The new iPhone is here. Animoji have infiltrated our timelines, EarPods are appearing in public at an alarming rate, and Apple has debuted its latest operating system update, iOS 11. But along with this bundle of new features is a running list of errors. The latest version of that system, iOS 11.1, has been automatically replacing the letter “I” with a symbol and the letter “A”—a pattern that has wreaked havoc and confusion in Twitter timelines and iMessages throughout the nation. Rather than immediately push an update to get rid of it, the company instead suggested we follow a very silly multistep autocorrect process to right the problem. (Reminder: This is a company known for the slogan “It just works.”)
The annual iOS rollout has become a time for hand-wringing and speculation in which we debate the pros and cons of updating, and bitterly mutter our way through the bumpy parts. Here to discuss this miserable ritual are resident Ringer iPhone users Justin Charity, Victor Luckerson, Molly McHugh, Kate Knibbs, and myself. —Alyssa Bereznak
How’s the iOS 11 rollout going so far? Everyone enjoying those symbols?
Kate Knibbs: Full disclosure: I haven’t updated my phone yet, out of fear. But I am enjoying seeing the the letter “I” glitch. I like to think of it as a subtle reminder from Apple that we all talk about ourselves too much.
Molly McHugh: Well, the “I” glitch was awful. I’m here to tell you that. At first I thought it was just me. I just got a new iPhone—the 8, not the X (pronounced “ex”)—and I thought I’d screwed something up. I was prepared to just live with it. But I got a very long text from a friend freaking out about the “I” to “A” problem, and I was then immediately annoyed.
Bereznak: It’s truly wild that if, like, Jony Ive did a bunch of ayahuasca and decided the letter “I” would be permanently replaced by a weird question mark symbol in a box, we would probably have to just go along with it for a long time until there was an internal rebellion at Apple.
McHugh: It’s such a strange glitch! But it’s also telling how my eyes were OK reading right over it at first. “Oh, this is what I’s are now, OK.”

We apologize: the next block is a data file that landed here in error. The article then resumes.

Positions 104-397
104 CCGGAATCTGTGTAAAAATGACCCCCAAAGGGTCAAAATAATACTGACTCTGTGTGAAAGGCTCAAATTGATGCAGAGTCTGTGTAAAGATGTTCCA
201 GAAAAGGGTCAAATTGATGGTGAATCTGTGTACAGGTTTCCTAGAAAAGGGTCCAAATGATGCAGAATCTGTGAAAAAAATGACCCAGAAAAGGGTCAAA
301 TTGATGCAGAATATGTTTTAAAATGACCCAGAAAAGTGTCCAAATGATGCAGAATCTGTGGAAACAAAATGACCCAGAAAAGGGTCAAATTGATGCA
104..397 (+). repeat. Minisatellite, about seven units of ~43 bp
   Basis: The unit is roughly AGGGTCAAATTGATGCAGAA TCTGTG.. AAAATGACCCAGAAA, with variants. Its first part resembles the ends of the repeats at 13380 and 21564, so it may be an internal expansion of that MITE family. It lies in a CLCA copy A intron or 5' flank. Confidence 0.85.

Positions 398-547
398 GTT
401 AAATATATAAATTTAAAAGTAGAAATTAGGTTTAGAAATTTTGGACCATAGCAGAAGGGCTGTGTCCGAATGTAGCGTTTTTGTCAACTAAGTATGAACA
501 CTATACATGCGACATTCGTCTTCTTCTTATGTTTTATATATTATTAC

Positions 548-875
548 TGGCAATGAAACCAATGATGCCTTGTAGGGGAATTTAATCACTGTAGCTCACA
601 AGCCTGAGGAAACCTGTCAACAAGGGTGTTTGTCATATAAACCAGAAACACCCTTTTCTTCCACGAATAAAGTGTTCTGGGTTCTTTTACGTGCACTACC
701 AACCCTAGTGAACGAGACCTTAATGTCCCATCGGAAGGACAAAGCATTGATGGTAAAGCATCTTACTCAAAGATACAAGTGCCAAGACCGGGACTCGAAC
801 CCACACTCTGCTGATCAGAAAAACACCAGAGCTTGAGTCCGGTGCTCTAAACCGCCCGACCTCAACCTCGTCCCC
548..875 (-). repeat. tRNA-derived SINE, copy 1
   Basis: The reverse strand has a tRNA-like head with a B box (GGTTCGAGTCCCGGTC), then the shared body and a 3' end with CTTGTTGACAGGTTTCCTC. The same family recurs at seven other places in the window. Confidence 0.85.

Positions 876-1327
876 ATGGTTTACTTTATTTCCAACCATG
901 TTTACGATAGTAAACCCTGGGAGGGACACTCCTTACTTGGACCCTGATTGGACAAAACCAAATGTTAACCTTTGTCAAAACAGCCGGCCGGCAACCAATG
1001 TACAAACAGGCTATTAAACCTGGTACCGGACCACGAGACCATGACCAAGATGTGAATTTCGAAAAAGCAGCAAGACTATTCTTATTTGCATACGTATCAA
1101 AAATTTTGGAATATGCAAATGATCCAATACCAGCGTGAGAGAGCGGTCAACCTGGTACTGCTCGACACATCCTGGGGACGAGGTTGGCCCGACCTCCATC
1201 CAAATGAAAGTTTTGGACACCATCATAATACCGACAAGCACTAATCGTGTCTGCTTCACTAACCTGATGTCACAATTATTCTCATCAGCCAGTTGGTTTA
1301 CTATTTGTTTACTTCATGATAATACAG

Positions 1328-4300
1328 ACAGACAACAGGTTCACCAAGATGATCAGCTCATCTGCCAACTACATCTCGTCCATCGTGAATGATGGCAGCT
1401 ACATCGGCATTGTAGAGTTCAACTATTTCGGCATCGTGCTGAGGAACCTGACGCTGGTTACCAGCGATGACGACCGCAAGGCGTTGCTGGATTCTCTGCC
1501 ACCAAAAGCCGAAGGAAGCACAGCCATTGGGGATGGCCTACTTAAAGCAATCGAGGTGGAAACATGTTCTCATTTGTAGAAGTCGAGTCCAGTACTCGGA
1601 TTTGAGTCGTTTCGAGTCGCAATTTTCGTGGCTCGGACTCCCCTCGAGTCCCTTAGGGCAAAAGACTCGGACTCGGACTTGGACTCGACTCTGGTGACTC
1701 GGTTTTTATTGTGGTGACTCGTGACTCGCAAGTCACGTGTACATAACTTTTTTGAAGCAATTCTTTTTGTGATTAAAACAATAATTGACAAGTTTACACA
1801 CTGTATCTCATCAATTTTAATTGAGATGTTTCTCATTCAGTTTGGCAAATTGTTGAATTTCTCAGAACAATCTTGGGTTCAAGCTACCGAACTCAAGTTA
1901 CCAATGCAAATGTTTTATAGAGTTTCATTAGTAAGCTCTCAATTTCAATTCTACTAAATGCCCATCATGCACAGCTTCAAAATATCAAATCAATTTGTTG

Victor Luckerson: I definitely saw this on Twitter first and assumed it was another thing Twitter had screwed up. I’m sorry for doubting you, Twitter (this time).
McHugh: Apple’s fix for it is a joke. I cannot believe that its best answer was to change autocorrect so that it is ESSENTIALLY WRONG. How can that be a fix?! I truly hate the Apple support site.
Bereznak: Yeah, they don’t seem to see it as much of an emergency. An update is apparently coming out later this week. But I guess everyone just communicates in selfie form now anyway.
Is this the worst thing people have noticed thus far? Are there other notable iOS 11 glitches?
Luckerson: There’s apparently a weird quirk with the calculator where it won’t recognize operator signs sometimes due to the flourishes in the animations. A calculator that can’t perform basic arithmetic is … pretty bad.
Knibbs: Maybe Jony Ive also decided that people need to do more mental math on his ayahuasca trip.
McHugh: The thing that I always get nervous about is battery life, but I just got the iPhone 8 a couple of weeks ago, so I thankfully haven’t had that issue.
Bereznak: Other people have though! It’s such a common trope with iOS updates that I don’t know what to believe anymore.
Justin Charity: I’m strangely at peace with these iOS malfunctions because I own a humble iPhone SE, a.k.a. the iPhone of Minimalist Expectations. The Survivalist iPhone, if you will.
McHugh: It will be here longer than we will, probably.
Knibbs: SE actually stands for “Satisfactory Enough.”
McHugh: From what I’ve heard, iOS 11 is optimized for the iPhone X, and there are just going to be glitches here and there. I will say that before I updated, there were some weird but not annoying glitches I would get in Messages and opening apps—they’d be sideways and wouldn’t reorient themselves unless I hard closed them and reopened. That seems like it’s fixed now. It wasn’t anything near “I” level obnoxious, but happy it’s gone.
ALSO: Before I updated, Instagram was doing this weird thing where it would place a single, vertical line in my photos. It would just appear. I hate it!
Has anyone else seen that?
Bereznak: Only in my nightmares.
Charity: But then, what was the point of rushing the 8 and X out simultaneously in the first place if software is optimized for the X?